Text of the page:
Wednesday, October 16, 2013

The Haunting (1963)

Seen: On dvd on our projector set-up, rented from netflix.

The horror times continue with a film several people have recommended to me, and is honestly the scariest I've seen in a while. Based on Shirley Jackson's novel, The Haunting unravels the mysteries of Hill House, an old mansion where several inhabitants died gruesome or unexpected deaths. It's remained empty for years but a paranormal psychologist and researcher (Richard Johnson) who is out to prove the existence of ghosts enlists a small group to investigate the mansion's possible otherworldly properties. Theodora (Claire Bloom) is a snarky psychic, Eleanor (Julie Harris) is a nervous sensitive, and Luke (Russ Tamblyn) stands to inherit the house and wants to catalog his future wealth. Eleanor immediately perceives a monstrous presence there, a violent intention that seems aimed at her specifically. Fearful of being left alone, she oscillates between terror at the ghostly forces threatening her and comfort that the house seems to want her there. The others try to pry her away from its supernatural grip but she doesn't want to let go.

Relying almost completely on disembodied sound and distorted camerawork for its scares, The Haunting is an eerie, visceral experience. Every shot is precise, every noise is a bad omen. Though its opening exposition is narrated by Professor Markway, the main events of the film are shown from Eleanor's point of view and her inner thoughts are often voiced. She is often anxious and unsure, longing to be accepted in a group- any group- and begin a life away from her oppressive sister and brother-in-law, who serve as constant reminders of Eleanor's recently deceased mother. The specter of Eleanor's mother presides over much of the film along with the actual ghosts, as the protagonist sifts through her own guilty conscience and darker inclinations. By bringing her emotional baggage to a creepy psychological cesspool like Hill House, Eleanor invites a targeted wave of terror, and the audience becomes completely wrapped up in her internalized struggle with the house's presence. The angry, faraway voices, the persistent thumping, the unwieldy doors, the writing on the walls, the invisible icy hand- these devices are well-employed and remarkably effective, proving that even with limited special effects a film can be truly terrifying. I'm getting chills just thinking about "Whose hand was I holding?!" Yeesh.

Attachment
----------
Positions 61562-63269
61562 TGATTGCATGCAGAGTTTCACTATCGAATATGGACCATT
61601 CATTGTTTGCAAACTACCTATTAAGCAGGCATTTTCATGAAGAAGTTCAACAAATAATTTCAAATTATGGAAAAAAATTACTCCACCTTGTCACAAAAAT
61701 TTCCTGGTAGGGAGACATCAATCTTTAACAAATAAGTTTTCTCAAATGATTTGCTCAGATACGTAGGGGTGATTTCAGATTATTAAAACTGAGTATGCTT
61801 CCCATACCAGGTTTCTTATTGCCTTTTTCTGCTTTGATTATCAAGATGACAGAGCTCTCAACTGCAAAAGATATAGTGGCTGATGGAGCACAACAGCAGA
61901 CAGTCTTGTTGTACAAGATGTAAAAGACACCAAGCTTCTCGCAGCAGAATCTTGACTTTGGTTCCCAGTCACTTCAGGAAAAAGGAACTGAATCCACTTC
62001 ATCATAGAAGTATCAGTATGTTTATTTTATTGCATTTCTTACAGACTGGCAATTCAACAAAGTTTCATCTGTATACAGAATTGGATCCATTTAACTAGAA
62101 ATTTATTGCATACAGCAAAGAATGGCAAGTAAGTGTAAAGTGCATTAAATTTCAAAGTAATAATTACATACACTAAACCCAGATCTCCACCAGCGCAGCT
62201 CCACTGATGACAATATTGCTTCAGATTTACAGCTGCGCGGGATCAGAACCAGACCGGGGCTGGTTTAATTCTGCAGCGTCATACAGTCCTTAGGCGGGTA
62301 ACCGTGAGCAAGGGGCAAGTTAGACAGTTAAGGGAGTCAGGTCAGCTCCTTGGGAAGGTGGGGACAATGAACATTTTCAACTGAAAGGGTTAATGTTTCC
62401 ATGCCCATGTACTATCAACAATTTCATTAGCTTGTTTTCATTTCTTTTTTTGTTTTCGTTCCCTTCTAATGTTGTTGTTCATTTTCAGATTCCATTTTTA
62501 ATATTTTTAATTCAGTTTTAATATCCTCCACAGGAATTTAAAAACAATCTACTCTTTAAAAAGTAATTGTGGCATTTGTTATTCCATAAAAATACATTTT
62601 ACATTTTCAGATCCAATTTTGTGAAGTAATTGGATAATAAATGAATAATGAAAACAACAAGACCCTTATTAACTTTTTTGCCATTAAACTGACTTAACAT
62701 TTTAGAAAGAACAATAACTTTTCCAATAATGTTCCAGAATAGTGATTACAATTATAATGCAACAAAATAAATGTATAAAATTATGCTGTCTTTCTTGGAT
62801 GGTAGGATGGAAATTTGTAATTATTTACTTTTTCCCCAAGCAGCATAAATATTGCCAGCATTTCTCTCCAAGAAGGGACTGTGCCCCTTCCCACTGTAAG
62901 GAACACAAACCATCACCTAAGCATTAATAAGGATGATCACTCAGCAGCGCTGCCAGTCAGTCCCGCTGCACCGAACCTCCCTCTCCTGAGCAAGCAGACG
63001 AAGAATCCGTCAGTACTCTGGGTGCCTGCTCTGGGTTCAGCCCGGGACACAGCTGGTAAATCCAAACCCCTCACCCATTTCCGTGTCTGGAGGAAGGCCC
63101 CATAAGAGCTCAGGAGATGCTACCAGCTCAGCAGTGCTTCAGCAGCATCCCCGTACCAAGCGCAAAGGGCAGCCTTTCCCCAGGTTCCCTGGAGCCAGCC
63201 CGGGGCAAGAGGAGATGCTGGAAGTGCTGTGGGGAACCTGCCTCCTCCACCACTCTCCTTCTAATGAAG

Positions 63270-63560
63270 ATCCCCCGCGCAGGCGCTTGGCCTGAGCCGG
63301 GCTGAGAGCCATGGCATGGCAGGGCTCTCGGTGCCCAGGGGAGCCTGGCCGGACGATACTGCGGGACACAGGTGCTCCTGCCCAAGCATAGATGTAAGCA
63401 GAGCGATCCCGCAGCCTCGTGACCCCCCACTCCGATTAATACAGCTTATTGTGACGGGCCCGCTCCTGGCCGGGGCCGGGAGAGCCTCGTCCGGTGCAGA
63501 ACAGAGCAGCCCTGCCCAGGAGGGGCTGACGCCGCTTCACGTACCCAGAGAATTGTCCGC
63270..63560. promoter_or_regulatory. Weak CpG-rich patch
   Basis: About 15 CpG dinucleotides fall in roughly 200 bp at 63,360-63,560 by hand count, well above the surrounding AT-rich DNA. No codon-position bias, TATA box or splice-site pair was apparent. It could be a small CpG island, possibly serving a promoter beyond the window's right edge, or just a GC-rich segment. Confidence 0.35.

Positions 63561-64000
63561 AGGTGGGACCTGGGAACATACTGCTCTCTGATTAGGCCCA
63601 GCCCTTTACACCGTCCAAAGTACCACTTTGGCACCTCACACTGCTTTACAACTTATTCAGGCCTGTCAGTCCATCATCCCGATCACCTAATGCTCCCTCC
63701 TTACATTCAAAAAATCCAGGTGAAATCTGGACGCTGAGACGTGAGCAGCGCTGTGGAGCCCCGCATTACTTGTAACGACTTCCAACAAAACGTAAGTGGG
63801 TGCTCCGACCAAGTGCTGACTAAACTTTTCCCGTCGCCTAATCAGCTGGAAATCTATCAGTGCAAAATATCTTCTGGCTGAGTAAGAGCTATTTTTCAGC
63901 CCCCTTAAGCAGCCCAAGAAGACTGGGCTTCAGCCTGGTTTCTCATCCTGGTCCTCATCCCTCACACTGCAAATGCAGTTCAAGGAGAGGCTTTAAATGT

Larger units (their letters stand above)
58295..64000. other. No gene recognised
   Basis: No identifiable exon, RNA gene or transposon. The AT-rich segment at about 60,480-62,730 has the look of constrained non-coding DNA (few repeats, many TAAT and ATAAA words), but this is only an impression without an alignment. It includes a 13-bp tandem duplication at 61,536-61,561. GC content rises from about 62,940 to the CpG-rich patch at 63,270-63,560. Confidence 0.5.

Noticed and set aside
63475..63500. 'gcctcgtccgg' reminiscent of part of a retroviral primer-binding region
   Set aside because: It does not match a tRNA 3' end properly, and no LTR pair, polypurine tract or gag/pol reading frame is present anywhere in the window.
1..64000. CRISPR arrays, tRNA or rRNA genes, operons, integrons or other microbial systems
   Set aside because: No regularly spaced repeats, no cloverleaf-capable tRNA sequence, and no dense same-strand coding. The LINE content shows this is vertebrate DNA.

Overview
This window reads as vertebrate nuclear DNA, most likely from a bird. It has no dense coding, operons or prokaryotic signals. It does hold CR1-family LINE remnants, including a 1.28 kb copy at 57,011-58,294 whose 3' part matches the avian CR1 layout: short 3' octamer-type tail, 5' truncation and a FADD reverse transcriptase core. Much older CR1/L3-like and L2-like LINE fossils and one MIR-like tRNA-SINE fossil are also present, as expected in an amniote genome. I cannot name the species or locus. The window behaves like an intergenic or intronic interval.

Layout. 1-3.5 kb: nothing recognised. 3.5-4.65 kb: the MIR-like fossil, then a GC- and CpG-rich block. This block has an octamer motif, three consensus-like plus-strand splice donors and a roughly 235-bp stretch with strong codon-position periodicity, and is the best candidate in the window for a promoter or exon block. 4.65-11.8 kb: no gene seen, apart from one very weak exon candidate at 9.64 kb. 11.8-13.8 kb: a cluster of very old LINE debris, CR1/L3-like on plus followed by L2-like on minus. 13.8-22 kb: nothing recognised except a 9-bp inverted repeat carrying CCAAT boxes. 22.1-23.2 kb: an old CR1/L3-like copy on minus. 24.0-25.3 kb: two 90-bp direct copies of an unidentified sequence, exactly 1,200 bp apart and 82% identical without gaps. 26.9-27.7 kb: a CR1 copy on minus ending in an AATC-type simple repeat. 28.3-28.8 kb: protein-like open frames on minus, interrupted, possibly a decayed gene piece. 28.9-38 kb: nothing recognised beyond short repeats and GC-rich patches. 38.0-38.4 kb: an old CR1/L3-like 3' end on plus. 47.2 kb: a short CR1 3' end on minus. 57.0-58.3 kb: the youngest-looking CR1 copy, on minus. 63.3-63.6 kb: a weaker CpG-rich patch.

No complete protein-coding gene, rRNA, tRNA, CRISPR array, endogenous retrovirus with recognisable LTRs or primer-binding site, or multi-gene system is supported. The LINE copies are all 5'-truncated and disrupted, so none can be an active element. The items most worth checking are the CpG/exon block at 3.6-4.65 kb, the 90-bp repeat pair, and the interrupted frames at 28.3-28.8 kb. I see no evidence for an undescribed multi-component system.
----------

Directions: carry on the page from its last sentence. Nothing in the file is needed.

While memorable for its horrific moments and uncanny atmosphere, The Haunting is grounded in its character exploration. Honestly, I would probably find the four central figures insufferable in real life, but their interactions and narrative contributions are compelling, plus the actors are great. Richard Johnson's Dr Markway is the quintessential mansplainer, but his overconfidence and condescension are eventually overtaken by Eleanor's conviction and the pull of the house. Russ Tamblyn is adorable and cheeky as Luke, a nonbeliever who gradually comes to see that something is not right in his family estate. Julie Harris is a bit annoying in the lead, but really it's because Eleanor as a character is pretty annoying, as well as weird and moody and fretful and needy. She's an interesting case and while I didn't need quite so much of her ever-present inner monologue I was always curious about what she'd do next, and she was a good person to center the story around (as I assume the book does). My favorite was Claire Bloom as Theo, an unambiguous lesbian who pursues a relationship with Eleanor that mixes "sisterly" friendship and derisive judgments, with a frankly sexual undercurrent. Her sexuality is never villainized, however, and she remains a sympathetic player as her own fears are revealed through the house's nightly attacks, and her care for Eleanor is shown to be genuine.

Complicated in its characters and narrative but perfectly understated in its horror elements, The Haunting is a deeply affecting, downright scary film that hides as much as it reveals, and thus its mystery is never completely solved. This sense of unfinished business makes its eerie mood even more pronounced, and left me feeling satisfied but (appropriately) uneasy.

4.5/5

Pair This Movie With: Some of the more surreal visuals and skewed camera angles made me think of Seconds, another psychological horror-thriller but with a very different theme. Or you could do a quadruple feature inspired by Andreas's senior thesis about gender and the "monstrous hero" in horror: Cat People, The Haunting, Carrie, and May.

7 comments:

  1. Hi there. So glad you liked my favourite horror movie. I remember showing it to an American friend once, around midnight, when she came over to this side of the pond to see me and it scared the life out of her. Whereas I once showed an ex-girlfriend this and she couldn't understand why anyone thought it was scary.

    It's a powerful film and one which manages to stay scary, somehow, over frequent viewings. And Shirley Jackson's original novel is worth a read too. Stephen King covers it in his old book about horror, Danse Macabre (I think that's what King's book was called).

    This is yet another of your really cool reviews. Good work.

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  2. This might be my favorite Horror movie ever. I know, that's a drastic statement, but I love it more and more each time I watch it. Now that the Blu-ray is out I have yet another excuse to revisit this gem.

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